Machine learning helping human gene editing



By creating a machine-learning algorithm that predicts how human and mouse cells respond to CRISPR-induced breaks in DNA, a team of researchers discovered that cells often repair broken genes in ways that are precise and predictable, sometimes even returning mutated genes back to their healthy version. In addition, the researchers put this predictive power to the test and successfully corrected mutations in cells taken from patients with one of two rare genetic disorders.

The CRISPR-Cas9 system, a microbial adaptive immune system, was recently exploited for modulating DNA sequences within the endogenous genome in many organisms. This system has emerged as a technology of choice for genome editing with promising therapeutic and research advancements. However, these exciting developments were not paralleled by deep understanding of CRISPR-Cas9 cleavage efficiency. Indeed, while numerous studies have been conducted in order to define better guidelines to determine CRISPR-Cas9 specificity, much ambiguity remains surrounding its mechanism of action. Here, we present a machine-learning based algorithm that was trained on genome-wide experimental data. The algorithm considers a broad range of features that describe different attributes that potentially impact the cleavage efficacy of CRISPR-Cas9 including genomic attributes, RNA thermodynamics, and those concerning sequence similarity. These result in a predictive model that can be used both to predict the cleavage propensity of a new genomic site according to the genomic context, as well as to learn on the importance of different features on CRISPR-Cas9 efficiency and selectivity.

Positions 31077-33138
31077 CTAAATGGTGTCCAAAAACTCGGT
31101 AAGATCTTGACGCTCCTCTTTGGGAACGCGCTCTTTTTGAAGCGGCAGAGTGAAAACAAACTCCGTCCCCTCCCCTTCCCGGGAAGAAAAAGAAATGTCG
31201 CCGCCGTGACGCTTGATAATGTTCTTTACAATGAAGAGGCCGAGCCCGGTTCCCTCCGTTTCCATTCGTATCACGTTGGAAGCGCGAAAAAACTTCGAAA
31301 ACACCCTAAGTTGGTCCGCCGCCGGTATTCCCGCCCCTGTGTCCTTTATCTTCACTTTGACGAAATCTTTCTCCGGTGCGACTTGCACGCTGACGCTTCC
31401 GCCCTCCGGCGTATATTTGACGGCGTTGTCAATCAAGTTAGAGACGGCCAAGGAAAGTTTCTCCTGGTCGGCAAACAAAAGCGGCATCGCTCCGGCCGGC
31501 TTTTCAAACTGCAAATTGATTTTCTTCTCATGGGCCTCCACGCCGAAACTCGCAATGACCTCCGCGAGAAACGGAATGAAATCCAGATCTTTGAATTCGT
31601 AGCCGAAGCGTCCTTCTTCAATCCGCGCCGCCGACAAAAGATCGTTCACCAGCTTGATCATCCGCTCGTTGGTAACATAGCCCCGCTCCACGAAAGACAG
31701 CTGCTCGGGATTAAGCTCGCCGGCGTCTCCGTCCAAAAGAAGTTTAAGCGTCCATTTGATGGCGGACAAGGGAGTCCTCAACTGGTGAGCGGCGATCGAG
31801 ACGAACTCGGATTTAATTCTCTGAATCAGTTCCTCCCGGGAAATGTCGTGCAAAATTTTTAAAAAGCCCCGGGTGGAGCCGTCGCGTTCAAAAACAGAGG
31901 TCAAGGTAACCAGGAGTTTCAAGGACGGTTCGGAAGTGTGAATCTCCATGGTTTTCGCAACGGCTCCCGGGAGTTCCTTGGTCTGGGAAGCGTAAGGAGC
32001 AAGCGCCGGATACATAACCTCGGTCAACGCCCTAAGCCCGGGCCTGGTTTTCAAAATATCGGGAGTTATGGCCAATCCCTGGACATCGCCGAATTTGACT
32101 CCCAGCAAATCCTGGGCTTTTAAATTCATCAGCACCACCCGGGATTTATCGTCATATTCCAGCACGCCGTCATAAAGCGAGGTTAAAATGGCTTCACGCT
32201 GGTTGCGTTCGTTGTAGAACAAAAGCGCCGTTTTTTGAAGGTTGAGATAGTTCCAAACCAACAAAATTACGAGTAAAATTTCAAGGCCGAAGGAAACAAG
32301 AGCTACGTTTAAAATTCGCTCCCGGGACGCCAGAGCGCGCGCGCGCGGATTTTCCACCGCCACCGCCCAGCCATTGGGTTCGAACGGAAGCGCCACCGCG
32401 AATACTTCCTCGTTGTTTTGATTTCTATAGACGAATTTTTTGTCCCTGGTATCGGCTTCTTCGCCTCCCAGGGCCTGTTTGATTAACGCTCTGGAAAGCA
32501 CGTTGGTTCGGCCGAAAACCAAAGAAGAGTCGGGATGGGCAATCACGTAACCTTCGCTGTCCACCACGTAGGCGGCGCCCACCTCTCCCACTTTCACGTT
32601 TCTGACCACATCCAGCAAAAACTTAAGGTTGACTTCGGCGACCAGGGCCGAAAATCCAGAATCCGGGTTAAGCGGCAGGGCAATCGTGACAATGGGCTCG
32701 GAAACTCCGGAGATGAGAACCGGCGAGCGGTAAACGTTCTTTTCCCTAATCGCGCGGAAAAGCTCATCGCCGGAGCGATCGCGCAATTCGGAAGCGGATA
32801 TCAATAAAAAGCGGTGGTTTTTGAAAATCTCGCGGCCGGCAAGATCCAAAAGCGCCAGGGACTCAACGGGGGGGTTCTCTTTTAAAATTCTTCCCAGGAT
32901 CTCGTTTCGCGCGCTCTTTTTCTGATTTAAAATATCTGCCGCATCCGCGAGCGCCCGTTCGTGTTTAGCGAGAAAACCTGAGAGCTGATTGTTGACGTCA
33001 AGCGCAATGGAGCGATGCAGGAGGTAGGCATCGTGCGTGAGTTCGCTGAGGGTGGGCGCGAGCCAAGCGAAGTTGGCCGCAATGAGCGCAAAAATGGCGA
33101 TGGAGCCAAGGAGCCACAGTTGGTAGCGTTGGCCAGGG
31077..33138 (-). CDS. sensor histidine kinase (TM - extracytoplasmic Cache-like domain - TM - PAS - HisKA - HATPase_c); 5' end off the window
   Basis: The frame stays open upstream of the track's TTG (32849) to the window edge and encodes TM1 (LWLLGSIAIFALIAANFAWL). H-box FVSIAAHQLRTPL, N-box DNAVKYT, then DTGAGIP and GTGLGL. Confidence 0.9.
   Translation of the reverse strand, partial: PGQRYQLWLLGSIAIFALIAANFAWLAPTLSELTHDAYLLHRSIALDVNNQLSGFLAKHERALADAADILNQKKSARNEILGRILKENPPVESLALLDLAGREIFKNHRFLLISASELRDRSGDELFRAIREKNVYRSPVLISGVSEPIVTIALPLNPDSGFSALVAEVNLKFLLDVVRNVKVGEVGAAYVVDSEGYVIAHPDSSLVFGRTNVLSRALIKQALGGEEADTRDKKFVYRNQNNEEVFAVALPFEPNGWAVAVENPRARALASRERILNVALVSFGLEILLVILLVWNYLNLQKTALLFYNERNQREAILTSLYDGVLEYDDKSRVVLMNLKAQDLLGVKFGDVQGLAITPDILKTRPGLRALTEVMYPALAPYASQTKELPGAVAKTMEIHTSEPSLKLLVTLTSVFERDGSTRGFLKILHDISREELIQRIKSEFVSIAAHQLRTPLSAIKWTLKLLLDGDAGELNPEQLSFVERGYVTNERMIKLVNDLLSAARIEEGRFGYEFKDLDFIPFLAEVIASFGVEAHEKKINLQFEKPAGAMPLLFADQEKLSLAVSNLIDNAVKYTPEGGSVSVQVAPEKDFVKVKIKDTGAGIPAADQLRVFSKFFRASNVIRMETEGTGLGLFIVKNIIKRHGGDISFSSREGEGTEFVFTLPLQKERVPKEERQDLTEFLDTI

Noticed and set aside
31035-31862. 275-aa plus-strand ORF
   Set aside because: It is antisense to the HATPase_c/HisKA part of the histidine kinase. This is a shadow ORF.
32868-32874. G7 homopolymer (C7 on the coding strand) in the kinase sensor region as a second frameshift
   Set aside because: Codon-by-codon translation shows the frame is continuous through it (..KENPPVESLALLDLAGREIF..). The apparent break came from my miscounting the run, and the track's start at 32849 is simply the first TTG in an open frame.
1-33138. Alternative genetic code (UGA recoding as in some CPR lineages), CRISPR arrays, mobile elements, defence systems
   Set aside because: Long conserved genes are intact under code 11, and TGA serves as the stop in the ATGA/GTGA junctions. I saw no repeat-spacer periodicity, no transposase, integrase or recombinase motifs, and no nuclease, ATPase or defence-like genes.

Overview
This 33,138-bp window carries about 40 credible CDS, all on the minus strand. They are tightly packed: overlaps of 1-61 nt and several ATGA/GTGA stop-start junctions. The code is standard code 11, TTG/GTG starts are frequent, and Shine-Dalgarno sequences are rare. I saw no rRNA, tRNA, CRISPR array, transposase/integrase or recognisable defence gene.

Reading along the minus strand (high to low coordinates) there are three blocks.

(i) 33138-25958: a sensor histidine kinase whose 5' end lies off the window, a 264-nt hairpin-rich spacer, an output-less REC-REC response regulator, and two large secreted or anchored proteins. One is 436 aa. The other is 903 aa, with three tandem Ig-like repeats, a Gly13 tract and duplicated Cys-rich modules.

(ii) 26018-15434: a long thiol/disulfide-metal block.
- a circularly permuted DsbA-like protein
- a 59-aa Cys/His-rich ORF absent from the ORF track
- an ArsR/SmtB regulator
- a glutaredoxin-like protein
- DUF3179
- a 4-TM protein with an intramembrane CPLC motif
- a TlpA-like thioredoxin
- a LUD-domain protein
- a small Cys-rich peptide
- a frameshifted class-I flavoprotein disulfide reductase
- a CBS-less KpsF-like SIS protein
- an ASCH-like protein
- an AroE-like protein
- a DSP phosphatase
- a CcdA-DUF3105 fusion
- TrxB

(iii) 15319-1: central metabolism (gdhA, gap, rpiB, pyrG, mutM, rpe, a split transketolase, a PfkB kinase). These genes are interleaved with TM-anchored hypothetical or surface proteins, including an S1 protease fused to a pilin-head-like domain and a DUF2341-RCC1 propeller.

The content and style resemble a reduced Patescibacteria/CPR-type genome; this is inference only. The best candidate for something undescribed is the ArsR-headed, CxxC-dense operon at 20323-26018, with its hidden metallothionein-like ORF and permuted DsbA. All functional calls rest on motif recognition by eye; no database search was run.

Machine learning model understanding Basic Biology understanding

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Seven years of work experience with biotechnology giant Novozymes A/S as Senior Technology Innovation Specialist. Eight years of basic biotech research and 9 years of Patent R&D. I have worked in central government research institutes like CDFD, CCMB (Hyderabad), NCCS(Pune) and CSIR-URDIP (Pune).

Biotechnologist with research experience in microbial genetic and human genomics and trained patent professional working in the area of Innovation, patinformatics (patent R&D) for adaptable Intellectual property research proposition. From past two years, trying to incorporate data science like machine learning and deep learning in my analysis.

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Id: 1249
Section: Data Science, Machine Learning and AI
Type: Talks
Target Audience: Intermediate
Last Updated: